. Eastern European Art .
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EasternEuropeanArt.com offers a unique selection of antique
and vintage folk costumes and ethnographic textiles from Eastern
and Central Europe, as well as a variety of hard-to-find books on folk art from around the world.
Since 2000, site-founder Jan Letowski has researched and collected the regional costumes and adornments of Europe and worked to preserve this fading textile tradition. His work with museums and institutions in the United States and abroad has allowed him to develop a critical eye and helped him in selecting choice pieces for discerning collectors. His clients include museums, private collectors, fashion designers, performing groups, interior decorators, and textile enthusiasts around the world.
European folk costumes have existed for hundreds of years and as with any fashion, they have continuously changed and modernized over time. Costume development in Eastern Europe reached its peak around the turn of the nineteenth century and thus much of our inventory dates from this period until around World War Two, by which time most European cultures abandoned traditional dress in favor of modern industrial fashions. Lingering costume traditions still exist in pockets throughout Europe even in the twenty-first century, though as the final generation of women with first-hand knowledge passes on, they take with them unique textile traditions often taken for granted in the past. While peasant textiles remain undervalued when compared to other art forms, they offer incredible insight into the daily lives and traditions of our ancestors and will soon become a rarity in the marketplace, only to be found in museums and private collections.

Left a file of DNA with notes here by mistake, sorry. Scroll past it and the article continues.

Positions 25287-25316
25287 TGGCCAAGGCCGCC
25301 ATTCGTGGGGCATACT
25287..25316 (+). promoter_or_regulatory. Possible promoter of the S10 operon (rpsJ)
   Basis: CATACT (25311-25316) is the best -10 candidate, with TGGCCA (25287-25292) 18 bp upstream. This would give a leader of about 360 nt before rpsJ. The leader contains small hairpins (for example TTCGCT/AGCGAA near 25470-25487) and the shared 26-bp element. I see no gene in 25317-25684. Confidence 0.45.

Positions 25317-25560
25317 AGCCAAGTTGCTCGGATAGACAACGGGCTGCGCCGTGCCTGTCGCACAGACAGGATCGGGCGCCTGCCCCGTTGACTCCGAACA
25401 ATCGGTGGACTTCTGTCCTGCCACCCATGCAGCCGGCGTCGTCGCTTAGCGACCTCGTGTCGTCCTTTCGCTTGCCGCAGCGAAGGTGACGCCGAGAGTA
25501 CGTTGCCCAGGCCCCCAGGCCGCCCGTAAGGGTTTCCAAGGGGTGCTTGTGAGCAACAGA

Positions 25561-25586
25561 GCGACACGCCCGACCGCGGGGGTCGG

This online gallery presents one-of-a-kind textile treasures that have been personally sourced, often directly in rural villages, and are presented here with accurate historic documentation whenever possible. In addition to the items for sale, we are glad to assist in researching ethnic textiles from your personal collection such as souvenirs acquired while traveling abroad or family heirlooms brought over by immigrants from the Old World. It is our goal to promote the preservation of historic garments and textiles so that future generations can continue to appreciate and learn from them.
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